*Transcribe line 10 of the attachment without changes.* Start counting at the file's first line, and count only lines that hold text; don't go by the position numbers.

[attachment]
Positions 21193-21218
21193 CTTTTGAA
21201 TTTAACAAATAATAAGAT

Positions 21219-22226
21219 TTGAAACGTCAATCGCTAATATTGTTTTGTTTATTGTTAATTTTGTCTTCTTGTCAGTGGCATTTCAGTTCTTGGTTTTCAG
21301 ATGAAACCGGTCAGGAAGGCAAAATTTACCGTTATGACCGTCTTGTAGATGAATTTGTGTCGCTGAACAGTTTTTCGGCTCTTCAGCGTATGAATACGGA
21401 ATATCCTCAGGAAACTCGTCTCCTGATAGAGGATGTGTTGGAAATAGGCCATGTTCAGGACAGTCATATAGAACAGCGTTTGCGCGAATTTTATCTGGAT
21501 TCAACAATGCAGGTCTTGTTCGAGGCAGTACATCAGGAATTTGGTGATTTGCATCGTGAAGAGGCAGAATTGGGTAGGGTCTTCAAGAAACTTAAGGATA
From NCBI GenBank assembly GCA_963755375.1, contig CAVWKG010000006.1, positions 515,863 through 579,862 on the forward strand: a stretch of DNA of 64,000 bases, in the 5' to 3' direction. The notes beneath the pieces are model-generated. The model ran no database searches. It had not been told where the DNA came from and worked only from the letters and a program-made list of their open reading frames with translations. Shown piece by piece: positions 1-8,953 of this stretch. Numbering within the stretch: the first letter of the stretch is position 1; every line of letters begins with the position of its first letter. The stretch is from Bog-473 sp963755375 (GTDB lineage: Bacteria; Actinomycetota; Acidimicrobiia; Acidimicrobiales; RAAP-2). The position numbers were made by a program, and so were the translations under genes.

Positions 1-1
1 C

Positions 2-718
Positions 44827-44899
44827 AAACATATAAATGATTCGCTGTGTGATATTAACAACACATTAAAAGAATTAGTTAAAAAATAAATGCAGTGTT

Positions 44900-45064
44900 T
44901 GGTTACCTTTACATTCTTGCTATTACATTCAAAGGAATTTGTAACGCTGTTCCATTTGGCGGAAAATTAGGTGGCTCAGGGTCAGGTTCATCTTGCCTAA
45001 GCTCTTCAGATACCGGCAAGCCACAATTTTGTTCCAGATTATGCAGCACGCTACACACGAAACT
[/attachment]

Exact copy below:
Positions 1-1